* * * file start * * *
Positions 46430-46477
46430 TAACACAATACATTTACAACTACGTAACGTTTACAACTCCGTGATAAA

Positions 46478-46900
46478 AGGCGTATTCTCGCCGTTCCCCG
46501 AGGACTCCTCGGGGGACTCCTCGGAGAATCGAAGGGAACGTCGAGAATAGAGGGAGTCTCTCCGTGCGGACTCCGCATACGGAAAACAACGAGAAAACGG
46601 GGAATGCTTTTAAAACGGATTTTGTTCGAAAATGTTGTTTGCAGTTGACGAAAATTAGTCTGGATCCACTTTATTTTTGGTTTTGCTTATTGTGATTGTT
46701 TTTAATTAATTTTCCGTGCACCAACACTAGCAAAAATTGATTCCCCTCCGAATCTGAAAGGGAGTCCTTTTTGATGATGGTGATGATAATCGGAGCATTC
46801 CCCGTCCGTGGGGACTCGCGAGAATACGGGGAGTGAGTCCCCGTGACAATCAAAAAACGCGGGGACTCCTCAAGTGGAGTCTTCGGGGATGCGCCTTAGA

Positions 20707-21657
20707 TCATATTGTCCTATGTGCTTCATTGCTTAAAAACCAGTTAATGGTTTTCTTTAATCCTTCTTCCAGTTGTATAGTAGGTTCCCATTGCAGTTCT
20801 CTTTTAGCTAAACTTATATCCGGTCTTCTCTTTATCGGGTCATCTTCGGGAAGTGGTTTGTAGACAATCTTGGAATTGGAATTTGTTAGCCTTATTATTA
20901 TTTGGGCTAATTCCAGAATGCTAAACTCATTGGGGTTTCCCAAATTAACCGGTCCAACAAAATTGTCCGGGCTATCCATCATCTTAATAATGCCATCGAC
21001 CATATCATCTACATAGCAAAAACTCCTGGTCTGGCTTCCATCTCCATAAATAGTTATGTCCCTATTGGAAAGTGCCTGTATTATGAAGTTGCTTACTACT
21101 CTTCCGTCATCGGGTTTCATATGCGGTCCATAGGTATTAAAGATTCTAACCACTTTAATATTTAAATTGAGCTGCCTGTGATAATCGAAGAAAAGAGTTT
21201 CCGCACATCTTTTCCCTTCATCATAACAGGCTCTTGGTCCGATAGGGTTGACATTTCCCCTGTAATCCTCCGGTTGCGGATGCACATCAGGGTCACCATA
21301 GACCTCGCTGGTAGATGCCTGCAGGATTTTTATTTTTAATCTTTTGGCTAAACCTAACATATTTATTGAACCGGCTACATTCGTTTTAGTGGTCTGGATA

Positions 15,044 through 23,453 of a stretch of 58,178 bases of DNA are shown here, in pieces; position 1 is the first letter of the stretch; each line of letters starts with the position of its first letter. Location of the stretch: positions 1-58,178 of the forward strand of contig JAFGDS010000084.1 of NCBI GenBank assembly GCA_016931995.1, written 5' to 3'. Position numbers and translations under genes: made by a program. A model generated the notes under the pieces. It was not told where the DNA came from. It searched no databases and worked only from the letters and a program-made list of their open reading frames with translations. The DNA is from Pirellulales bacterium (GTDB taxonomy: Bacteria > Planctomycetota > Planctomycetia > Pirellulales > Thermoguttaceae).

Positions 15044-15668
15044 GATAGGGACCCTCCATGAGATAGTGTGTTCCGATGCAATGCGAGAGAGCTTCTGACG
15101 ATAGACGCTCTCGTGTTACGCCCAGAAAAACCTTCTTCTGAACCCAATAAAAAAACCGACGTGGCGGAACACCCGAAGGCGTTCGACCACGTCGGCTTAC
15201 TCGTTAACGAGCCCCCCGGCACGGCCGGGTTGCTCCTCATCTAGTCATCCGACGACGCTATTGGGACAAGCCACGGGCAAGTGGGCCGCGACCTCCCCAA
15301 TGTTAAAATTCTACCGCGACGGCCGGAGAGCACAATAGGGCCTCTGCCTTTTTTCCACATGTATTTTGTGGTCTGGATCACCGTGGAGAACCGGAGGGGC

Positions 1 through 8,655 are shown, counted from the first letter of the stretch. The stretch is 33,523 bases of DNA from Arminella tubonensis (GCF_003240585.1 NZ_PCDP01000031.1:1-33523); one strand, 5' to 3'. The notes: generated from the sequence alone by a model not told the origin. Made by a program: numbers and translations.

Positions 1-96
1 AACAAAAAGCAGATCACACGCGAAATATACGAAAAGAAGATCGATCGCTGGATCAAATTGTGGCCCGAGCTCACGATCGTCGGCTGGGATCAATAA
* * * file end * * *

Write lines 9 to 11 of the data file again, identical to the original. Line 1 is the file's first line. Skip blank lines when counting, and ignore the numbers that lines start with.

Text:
Positions 20707-21657
20707 TCATATTGTCCTATGTGCTTCATTGCTTAAAAACCAGTTAATGGTTTTCTTTAATCCTTCTTCCAGTTGTATAGTAGGTTCCCATTGCAGTTCT
20801 CTTTTAGCTAAACTTATATCCGGTCTTCTCTTTATCGGGTCATCTTCGGGAAGTGGTTTGTAGACAATCTTGGAATTGGAATTTGTTAGCCTTATTATTA